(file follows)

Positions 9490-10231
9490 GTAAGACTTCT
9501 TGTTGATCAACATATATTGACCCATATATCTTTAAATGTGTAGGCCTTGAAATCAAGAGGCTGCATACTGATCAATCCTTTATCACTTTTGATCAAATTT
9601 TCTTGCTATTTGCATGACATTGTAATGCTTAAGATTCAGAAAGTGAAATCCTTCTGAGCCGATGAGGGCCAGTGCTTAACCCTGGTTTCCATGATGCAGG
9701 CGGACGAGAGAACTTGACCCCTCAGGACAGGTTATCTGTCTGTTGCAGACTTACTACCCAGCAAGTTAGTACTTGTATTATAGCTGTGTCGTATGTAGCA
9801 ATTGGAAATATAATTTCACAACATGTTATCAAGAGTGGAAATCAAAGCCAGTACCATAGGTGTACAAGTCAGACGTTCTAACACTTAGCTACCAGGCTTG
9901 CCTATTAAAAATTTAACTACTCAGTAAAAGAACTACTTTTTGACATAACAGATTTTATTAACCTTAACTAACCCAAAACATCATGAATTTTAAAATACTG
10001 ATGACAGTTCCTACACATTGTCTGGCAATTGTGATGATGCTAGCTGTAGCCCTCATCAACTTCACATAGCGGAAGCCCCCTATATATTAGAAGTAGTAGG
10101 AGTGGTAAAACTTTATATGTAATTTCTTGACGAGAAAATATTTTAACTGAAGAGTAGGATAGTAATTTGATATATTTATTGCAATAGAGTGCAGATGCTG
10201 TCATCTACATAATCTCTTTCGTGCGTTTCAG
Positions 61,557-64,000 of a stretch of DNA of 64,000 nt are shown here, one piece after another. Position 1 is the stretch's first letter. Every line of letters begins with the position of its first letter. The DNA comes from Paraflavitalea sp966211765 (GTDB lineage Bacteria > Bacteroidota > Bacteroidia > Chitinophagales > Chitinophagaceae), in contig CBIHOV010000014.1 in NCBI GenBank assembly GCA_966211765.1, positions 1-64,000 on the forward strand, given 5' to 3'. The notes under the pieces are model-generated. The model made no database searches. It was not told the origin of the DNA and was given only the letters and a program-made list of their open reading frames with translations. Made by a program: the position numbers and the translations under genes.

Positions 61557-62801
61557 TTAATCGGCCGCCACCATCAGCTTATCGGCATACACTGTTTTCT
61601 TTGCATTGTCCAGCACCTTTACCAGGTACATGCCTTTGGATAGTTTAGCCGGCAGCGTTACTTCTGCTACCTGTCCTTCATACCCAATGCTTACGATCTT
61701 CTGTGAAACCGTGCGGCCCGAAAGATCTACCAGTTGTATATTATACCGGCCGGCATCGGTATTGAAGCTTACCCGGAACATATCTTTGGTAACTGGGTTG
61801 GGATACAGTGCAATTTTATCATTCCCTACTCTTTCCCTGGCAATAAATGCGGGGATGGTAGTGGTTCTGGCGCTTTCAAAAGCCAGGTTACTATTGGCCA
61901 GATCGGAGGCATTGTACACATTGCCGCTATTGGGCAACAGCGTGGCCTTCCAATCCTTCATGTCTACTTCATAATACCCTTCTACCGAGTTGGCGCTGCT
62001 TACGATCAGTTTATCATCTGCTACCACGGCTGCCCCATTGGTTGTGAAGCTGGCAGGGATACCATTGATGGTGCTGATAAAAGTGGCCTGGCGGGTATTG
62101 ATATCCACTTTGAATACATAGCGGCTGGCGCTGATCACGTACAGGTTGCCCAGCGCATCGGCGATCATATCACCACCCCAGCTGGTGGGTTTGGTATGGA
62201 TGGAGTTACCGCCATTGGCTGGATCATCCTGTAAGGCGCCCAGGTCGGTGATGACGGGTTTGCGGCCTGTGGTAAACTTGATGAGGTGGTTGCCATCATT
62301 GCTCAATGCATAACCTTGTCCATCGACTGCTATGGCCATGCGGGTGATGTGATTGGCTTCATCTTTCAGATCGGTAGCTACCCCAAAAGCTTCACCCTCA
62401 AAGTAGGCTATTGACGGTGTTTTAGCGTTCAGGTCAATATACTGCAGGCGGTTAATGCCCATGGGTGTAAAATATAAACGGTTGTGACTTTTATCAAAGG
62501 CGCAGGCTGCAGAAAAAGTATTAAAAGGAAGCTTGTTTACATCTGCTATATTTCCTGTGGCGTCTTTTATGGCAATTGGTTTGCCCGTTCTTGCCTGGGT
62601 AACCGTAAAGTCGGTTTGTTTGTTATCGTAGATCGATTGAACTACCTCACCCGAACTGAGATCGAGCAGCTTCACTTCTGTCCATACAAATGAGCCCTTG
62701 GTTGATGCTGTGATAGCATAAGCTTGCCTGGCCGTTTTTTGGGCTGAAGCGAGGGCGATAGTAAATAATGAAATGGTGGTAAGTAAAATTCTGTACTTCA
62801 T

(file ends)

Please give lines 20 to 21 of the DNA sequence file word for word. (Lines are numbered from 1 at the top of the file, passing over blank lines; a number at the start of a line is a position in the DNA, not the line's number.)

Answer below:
62201 TGGAGTTACCGCCATTGGCTGGATCATCCTGTAAGGCGCCCAGGTCGGTGATGACGGGTTTGCGGCCTGTGGTAAACTTGATGAGGTGGTTGCCATCATT
62301 GCTCAATGCATAACCTTGTCCATCGACTGCTATGGCCATGCGGGTGATGTGATTGGCTTCATCTTTCAGATCGGTAGCTACCCCAAAAGCTTCACCCTCA